3In small groups or in pairs, students read the Understanding Trauma handout. They highlight important phrases and annotate the handout with their thoughts and reactions. They discuss these with their partners or groups.

            STUDENT HANDOUT
          Understanding Trauma View More »
          4In small groups, students analyze the Artwork of Holocaust Survivors handout as a mode of expression to describe, cope, and survive through the trauma inflicted upon the victims and consider these questions to discuss each work of art:
          • Students participate in a See-Think-Wonder for each image.
          • What emotions are conveyed in the artwork?
          • What is missing from each work of art? How does this help convey its message?
          • How does each work of art demonstrate the persistent trauma with which survivors contend?

            STUDENT HANDOUT
          Artwork of Holocaust Survivors View More »

            STUDENT HANDOUT
          See-Think-Wonder View More »
          5Students watch [L]Sam Gottesman[/L] and discuss these questions:
            SAM GOTTESMAN


            IWITNESS ACTIVITY
          The Rights of Children
          here »
          • How did the death of Sam’s father affect him? How did it force Sam to confront the loss of his family from the Holocaust?

          • Describe some of Sam’s medical ailments. What was causing them?

          • How is Sam’s determination and resilience to work through his trauma demonstrated?

          • Emotion can be a powerful source of knowledge. What have you learned from Sam’s emotions and your own while watching his testimony?


          6Students consider the effect of the Holocaust and how its history affected and continues to affect our understanding of human behavior thorough the Studies of Human Behavior Inspired by the Holocaust handout. Utilizing the case studies and quotes within the handout, in pairs or in small groups, students create a diagram / graphic organizer / visual chart that seeks to understand the actions of individuals and groups and the responsibilities of said individuals / groups / governments.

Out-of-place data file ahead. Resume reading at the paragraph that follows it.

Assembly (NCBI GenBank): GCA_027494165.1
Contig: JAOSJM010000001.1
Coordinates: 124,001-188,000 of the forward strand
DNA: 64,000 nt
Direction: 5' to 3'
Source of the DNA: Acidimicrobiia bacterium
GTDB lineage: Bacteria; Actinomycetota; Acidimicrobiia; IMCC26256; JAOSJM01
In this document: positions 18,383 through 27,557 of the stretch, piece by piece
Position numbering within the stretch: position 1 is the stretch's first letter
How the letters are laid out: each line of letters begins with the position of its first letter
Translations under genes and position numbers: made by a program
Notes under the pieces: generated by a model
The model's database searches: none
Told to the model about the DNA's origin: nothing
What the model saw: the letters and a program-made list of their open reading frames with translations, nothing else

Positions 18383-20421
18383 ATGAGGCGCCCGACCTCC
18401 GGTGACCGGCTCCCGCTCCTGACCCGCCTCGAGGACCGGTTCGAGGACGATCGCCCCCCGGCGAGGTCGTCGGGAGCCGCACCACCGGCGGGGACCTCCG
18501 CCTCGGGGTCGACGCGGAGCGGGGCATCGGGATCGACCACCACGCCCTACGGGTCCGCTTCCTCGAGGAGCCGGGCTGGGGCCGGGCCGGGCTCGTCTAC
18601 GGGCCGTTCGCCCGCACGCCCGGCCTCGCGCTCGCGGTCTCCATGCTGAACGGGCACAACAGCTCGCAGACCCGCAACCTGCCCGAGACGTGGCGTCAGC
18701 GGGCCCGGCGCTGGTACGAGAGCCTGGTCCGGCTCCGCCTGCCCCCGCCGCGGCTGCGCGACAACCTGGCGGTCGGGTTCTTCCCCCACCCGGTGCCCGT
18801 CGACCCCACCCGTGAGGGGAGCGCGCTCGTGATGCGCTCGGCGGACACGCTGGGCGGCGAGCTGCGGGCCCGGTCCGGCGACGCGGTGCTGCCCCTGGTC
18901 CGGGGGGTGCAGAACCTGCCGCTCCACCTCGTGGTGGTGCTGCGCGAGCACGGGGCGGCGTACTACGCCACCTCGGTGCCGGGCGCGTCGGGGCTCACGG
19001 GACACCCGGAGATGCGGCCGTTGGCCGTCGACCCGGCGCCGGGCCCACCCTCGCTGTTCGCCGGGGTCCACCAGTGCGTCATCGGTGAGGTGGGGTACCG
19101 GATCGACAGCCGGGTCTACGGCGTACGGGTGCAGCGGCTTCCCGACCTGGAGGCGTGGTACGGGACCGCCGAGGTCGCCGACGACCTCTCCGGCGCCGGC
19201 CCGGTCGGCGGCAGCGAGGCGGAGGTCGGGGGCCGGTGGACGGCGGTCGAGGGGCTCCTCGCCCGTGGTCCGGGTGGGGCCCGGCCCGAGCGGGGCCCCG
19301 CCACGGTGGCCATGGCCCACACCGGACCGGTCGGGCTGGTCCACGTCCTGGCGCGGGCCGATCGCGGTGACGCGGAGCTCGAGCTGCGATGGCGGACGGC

1. Students conduct a think-pair-share and discuss their response to the final reflection: How do we preserve hope in the midst of humanity’s failure in a world where the Holocaust was perpetrated?

              STUDENT HANDOUT
            Studies of Human Behavior Inspired by the Holocaust View More »


              ESTIMATED COMPLETION TIME

            60 minutes

            LESSON PLAN:

            The Memorialization of the Holocaust


            Introduction  

            In this lesson, students are asked to investigate the aspects of memory and memorialization. Specifically, why and how the Holocaust has been remembered and memorialized. They should be challenged to ponder how the way we as a society remember an event in history impacts the way we understand that history, provides information on the society that created memorials to an event in history, and impacts the way society functions in the present and in the future.

            1Students engage with this quote from Rabbi Lord Jonathan Sacks, Chief Rabbi of Britain, that is posted: “There is a profound difference between history and memory. History is his story – an event that happened sometime else to someone else. Memory is my story – something that happened to me and is part of who I am. History is information. Memory, by contrast, is part of identity.”
              In small groups or as a class, students discuss the following questions to think more deeply and philosophically about the nature of memory and building memorials:
                1. Why do communities/states/nations build memorials?
                2. What is accomplished by constructing a memorial?
                3. How does a memorial inform us about the people who built it and the time period in which it was constructed?
                4. What roles do memory, museums, and memorials play in our world today?
                5. How do memorials seek to inform future generations’ understanding of a particular history or event?
                2In small groups, students analyze one or more of the memorials in the Holocaust Memorials in Europe handout. Students consider these questions for each memorial:  pin1
                  1. What do you see in the memorial? What is understated, ignored, or perhaps missing from it? Why do you think the creator made those decisions?
                  2. What thoughts / emotions / feelings are evoked by viewing the memorial? Do you think that was its intent?
                  3. What does the memorial teach you about the Holocaust? What can you infer about the memorial’s message to its citizens?
                  4. How does this memorial impact the way we remember the Holocaust?

                    STUDENT HANDOUT
                  Holocaust Memorials in Europe View More »
                    NOTE
                  View More »
                  3As a summative task, students create a poster or other visual representation that addresses how we should remember and memorialize the Holocaust. What message do they hope to convey in their artwork? Students view and/or present their artwork to the class and discuss the following questions as a final reflection:
                    • How will memory be affected once survivors of the Holocaust are gone?